Remote patient monitoring (RPM) has become an integral part of modern healthcare, using wearable devices to track patients’ conditions outside the clinic or hospital environment. Devices like these collect critical information from patients, such as their heart rate, activity levels and temperature, which providers can use for real-time insights to guide treatment and proactively identify conditions.
Because of the technology’s inherent benefits, providers and researchers have increasingly embraced wearables, generating an influx of health-related data. However, traditional cloud computing struggles to handle increased data volumes, resulting in slower processing speeds and potential data loss.
Edge computing is the key to handling these large amounts of data. It processes data at the source instead of sending it to remote locations, ensuring faster speeds and improved data security. The edge computing in healthcare market, in terms of revenue, was estimated at $4.1 billion in 2022 and is expected to increase to $12.9 billion by 2028, according to a recent report by MarketsandMarkets.
As edge computing technology becomes more prominent, it is critical to properly design workflows to take advantage of faster processing near the data source and minimize latency and workload in the cloud. For example, some data at the edge never needs to be sent to the cloud, while others can be transferred retroactively or in bulk, which does not require real-time processing, which is network and computing intensive.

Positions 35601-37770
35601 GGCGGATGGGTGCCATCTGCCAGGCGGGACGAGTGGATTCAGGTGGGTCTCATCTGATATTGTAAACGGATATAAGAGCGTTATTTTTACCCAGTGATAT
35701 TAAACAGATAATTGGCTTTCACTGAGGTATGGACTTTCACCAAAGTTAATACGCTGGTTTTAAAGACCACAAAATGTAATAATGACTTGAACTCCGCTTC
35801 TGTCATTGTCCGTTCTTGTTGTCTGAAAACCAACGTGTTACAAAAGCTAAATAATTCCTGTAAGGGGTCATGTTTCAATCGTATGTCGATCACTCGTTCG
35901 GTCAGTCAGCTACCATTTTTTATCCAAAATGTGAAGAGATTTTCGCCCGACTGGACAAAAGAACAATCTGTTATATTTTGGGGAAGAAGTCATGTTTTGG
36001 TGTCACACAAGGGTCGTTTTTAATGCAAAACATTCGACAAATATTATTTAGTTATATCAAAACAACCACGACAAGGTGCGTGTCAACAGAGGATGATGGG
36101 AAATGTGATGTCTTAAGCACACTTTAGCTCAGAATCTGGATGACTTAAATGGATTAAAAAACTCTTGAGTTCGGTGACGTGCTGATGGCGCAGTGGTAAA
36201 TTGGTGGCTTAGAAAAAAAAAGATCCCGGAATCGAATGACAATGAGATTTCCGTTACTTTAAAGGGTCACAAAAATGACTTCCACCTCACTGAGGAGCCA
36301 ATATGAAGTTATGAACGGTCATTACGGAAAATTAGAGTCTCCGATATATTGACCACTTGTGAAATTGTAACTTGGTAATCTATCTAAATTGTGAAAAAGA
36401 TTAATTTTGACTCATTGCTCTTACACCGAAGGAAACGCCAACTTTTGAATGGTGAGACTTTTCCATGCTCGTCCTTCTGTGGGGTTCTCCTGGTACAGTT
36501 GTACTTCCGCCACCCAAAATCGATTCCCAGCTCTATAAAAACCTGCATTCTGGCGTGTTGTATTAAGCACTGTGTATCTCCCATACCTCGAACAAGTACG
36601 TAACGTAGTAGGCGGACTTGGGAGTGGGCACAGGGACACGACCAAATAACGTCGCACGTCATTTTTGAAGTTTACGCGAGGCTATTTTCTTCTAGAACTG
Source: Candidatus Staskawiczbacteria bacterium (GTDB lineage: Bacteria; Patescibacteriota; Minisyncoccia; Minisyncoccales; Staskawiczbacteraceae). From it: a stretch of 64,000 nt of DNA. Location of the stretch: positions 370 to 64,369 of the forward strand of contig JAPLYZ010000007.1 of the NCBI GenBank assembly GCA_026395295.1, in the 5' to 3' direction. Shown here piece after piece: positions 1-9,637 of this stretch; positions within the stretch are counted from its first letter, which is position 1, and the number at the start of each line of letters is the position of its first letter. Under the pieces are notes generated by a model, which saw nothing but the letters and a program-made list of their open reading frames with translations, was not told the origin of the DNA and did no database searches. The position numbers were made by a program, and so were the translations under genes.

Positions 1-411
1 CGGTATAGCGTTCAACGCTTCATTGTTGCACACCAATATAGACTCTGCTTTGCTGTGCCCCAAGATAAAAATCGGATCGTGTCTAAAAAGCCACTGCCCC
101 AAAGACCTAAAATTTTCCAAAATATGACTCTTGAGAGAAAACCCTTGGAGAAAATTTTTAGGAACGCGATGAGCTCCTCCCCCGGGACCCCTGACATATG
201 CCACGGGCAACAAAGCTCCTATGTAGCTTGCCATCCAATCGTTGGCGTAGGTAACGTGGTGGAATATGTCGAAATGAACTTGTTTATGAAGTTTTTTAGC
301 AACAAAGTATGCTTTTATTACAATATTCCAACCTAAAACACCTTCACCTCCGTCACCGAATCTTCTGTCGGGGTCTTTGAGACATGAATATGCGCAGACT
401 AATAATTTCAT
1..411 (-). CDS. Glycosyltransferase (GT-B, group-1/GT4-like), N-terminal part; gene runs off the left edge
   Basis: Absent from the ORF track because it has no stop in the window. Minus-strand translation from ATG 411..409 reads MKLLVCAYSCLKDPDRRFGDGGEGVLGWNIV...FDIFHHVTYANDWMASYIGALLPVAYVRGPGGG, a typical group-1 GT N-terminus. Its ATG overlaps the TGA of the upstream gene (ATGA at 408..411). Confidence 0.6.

The evolution of Edge Computing in RPM
Traditional cloud models are limited in their ability to handle significant volumes of data in real time. Bandwidth limitations can cause transmission delays for critical patient information, hindering rapid analysis and prompt treatment. Additionally, storing sensitive medical data on remote cloud servers can create data protection concerns.
Edge computing benefits are particularly evident for RPM computing. With its rapid analysis of critical patient data, healthcare professionals can make quick decisions and intervene. By processing data closer to its origin, edge computing minimizes network congestion, improving overall data processing speed. It also improves patient data privacy by keeping sensitive information closer to the source, reducing exposure to potential security breaches.
In addition, edge computing facilitates real-time data validation and preprocessing at the source, enabling immediate detection and response before data is transferred to the central cloud infrastructure. With this capability, edge computing improves data accuracy and addresses practical processing challenges, ultimately improving data quality and reliability for analysis.
Extend reach and accessibility in RPM
With the development of advanced computing technology in wearable devices, patients benefit not only from improved convenience, but also from a deeper level of engagement in their healthcare.
Edge computing plays a critical role in expanding RPM’s reach by enabling remote patient participation and broadening the candidate pool for clinical trials. Researchers can engage individuals previously excluded due to geographic limitations. The result is a more diverse participant demographic, enriching health care insights and research findings.
By leveraging edge computing, RPM can extend its reach beyond geographic boundaries, improve patient outcomes, and increase access to healthcare. As a result, previously underserved patient populations, including those in rural areas, can benefit from remote monitoring and rapid response.
New biomarkers drive the need for Edge Computing